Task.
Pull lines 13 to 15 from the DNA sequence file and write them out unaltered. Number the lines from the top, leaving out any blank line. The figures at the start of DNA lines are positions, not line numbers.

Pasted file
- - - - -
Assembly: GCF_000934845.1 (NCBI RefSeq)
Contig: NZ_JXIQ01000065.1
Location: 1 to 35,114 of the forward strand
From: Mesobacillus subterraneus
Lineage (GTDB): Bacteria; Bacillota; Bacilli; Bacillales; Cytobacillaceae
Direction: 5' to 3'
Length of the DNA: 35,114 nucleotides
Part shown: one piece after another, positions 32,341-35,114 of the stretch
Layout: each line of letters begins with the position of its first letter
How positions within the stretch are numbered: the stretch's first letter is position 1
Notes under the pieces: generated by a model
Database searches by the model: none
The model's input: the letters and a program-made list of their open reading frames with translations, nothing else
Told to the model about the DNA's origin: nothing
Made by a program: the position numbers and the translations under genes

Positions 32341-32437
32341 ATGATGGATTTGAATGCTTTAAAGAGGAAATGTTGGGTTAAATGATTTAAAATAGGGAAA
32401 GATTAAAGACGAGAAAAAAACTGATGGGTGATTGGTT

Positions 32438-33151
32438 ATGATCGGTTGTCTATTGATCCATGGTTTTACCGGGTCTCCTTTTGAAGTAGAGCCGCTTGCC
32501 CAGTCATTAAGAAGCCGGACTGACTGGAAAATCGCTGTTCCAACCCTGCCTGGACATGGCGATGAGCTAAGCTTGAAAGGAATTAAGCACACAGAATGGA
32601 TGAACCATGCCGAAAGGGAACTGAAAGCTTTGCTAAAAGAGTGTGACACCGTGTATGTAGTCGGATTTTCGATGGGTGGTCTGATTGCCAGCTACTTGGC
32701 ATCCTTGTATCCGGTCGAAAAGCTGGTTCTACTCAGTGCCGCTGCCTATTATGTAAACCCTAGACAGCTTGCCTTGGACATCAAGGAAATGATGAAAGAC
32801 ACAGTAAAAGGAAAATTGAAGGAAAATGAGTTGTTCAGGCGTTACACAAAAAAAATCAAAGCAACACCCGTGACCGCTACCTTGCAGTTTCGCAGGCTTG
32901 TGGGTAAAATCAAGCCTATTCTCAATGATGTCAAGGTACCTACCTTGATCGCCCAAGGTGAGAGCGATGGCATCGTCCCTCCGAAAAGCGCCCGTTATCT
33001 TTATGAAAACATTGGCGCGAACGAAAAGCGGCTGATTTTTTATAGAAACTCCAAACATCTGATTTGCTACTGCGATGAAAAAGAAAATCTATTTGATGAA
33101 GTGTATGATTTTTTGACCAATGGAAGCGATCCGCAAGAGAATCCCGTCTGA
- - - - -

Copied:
The model's input: the letters and a program-made list of their open reading frames with translations, nothing else
Told to the model about the DNA's origin: nothing
Made by a program: the position numbers and the translations under genes